Is MrBeast Actually Worth $1.5 Billion?
Whenever YouTube superstar MrBeast pops up in business or tech headlines, you’re guaranteed to find a slew of baffled comments: Who is this man and why is a YouTuber so important? Am I old if I don’t know who this is? Why is he younger than me, yet makes so much more money? Is this guy really giving people free islands, or is he full of them?
If you don’t know who MrBeast is, that’s fine. That just means you probably aren’t on YouTube all that often, or you’ve never wondered what happens when you put 100 million Orbeez in your friend’s backyard. But let me ask you this: Have you heard of Cribl, Snapdocs, Sayo Bank, or Dust? Neither do I, those are just a few names of companies worth over $1 billion that I pulled from Crunchbase.
According to TBEN sources, MrBeast – the 24-year-old named Jimmy Donaldson – is trying to raise $150 million for his company, worth $1.5 billion. It may seem hard to imagine how a content creator’s business could be worth so much, but the North Carolina native has built an impressive empire. With 109 million YouTube subscribers, MrBeast runs the fifth most subscribed channel on the platform, and is the largest earner among US YouTubers. On his other five channels, he has amassed another 82 million subscribers – not to mention his three Spanish-language channels, which together have some 33 million subscribers.
YouTube is one of the most profitable platforms for creators because as a member of the YouTube partner program, you can earn 55% of the advertising revenue. But MrBeast has expanded his business beyond the social media realm — he’s used his brand to open MrBeast Burger, a ghost kitchen food chain and snack company called Feastables, which raised $5 million this year against a $50 million valuation of 776. Capital and Sugar Capital.
But MrBeast’s business model is not as simple as creating videos and bringing in ad revenue. His uploads, which focus on extreme stunts and competitions for cash prizes, cost an obscene amount of money to make. Last year, his 25-minute “Real Life Squid Game” video required a whopping $3.5 million including over $456,000 in prize money. In comparison, the nine-episode “Squid Game” series cost Netflix $21.4 million in total, averaging about $2.4 million per one-hour episode.
A few weeks ago, MrBeast said he spends $8 million a month on his businesses. Last September, MrBeast told creator-focused YouTube channel Colin and Samir that he was spending $4 million each month. That’s a big jump.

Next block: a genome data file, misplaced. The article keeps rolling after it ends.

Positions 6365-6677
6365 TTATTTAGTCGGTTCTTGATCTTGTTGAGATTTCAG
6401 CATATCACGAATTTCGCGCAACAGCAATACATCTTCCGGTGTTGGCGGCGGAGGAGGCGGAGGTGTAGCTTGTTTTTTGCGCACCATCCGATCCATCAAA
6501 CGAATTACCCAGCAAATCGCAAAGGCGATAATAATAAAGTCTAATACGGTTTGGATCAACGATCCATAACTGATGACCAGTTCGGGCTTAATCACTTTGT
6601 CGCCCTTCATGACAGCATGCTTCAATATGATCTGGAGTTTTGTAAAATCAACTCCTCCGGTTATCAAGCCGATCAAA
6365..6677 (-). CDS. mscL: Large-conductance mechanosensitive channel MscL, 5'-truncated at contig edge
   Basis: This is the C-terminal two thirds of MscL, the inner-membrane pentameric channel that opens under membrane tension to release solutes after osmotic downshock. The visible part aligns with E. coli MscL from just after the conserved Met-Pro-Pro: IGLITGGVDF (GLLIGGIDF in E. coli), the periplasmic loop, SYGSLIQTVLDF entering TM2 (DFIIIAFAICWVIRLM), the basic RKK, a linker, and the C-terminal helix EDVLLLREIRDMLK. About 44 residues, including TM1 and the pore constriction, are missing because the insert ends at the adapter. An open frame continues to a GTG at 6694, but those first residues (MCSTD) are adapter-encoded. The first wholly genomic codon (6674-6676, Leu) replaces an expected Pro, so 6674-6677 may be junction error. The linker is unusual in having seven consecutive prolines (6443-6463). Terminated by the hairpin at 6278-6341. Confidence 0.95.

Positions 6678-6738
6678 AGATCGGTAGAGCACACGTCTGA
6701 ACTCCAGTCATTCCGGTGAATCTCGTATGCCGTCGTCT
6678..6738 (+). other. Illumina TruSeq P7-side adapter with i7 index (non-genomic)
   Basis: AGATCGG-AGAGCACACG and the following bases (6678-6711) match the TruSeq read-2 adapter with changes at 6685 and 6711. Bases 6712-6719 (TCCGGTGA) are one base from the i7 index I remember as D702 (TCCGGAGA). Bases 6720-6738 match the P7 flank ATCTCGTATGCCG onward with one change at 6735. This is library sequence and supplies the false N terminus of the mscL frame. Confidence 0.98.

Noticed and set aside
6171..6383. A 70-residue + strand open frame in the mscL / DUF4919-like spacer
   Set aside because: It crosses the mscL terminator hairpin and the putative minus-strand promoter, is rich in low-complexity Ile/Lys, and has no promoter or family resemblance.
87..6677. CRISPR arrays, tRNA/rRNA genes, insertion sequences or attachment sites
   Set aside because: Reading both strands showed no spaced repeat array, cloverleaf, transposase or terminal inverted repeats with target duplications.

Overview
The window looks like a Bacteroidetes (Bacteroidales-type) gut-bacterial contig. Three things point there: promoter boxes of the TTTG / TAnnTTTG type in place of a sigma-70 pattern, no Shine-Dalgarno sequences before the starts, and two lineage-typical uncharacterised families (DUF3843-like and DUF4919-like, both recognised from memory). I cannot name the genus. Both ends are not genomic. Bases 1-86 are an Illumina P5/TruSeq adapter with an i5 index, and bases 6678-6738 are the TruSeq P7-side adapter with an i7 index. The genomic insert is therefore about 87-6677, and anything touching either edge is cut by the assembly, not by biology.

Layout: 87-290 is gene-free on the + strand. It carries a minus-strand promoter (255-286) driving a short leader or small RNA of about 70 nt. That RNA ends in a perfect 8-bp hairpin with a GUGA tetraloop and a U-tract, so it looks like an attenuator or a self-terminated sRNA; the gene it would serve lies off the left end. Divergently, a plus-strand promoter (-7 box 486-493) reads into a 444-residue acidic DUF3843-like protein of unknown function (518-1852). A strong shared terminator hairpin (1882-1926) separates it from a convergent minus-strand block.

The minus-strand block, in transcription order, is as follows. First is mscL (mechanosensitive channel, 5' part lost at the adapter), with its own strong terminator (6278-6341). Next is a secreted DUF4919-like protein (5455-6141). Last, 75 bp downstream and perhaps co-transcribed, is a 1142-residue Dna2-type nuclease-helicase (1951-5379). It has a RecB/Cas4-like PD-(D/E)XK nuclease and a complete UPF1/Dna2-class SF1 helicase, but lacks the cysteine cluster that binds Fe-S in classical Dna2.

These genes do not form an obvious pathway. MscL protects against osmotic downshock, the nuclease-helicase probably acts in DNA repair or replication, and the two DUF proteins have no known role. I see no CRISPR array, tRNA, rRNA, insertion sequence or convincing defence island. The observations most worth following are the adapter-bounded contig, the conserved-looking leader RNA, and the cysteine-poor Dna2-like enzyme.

Some companies reach unicorn status (a valuation of over $1 billion) before they’ve even made a profit. Still, TBEN estimates that MrBeast made $54 million in 2021, so he has already proven to VCs that they can bet on him to pay back their investment.
“The videos are watched even when I’m not uploading, so if I really wanted to, I could just live off the money the views made,” MrBeast told Insider. But if the 24-year-old wants to grow even faster and make more profit, then venture capital financing might make sense.
MrBeast has already received smaller-scale funding from companies like Jellysmack and Spotter. Jellysmack uses AI to maximize the cross-platform growth of top makers in exchange for a cut in revenue; Spotter gives YouTubers large sums of upfront capital in exchange for revenue from their back catalog. But as one of the most successful content creators in the world, MrBeast can grow even bigger with venture capital.
But is going bigger always better? MrBeast’s business model is like a snake eating its own tail – nobody makes money like him, but nobody spends it like him. He described his margins as “thin” in a conversation with Logan Paul, as he reinvests most of his profits back into his content. Its viewers expect each video to be more impressive than the last, and from the outside it seems only a matter of time before MrBeast can no longer raise the bar (and for other creators this has spelled disaster). So if MrBeast’s company is really a unicorn – I bet it is – then he has two choices. Will he use the $150 million pillow to make his business more sustainable so he doesn’t have to bury himself alive? Or does he keep pushing for more until there’s nothing left?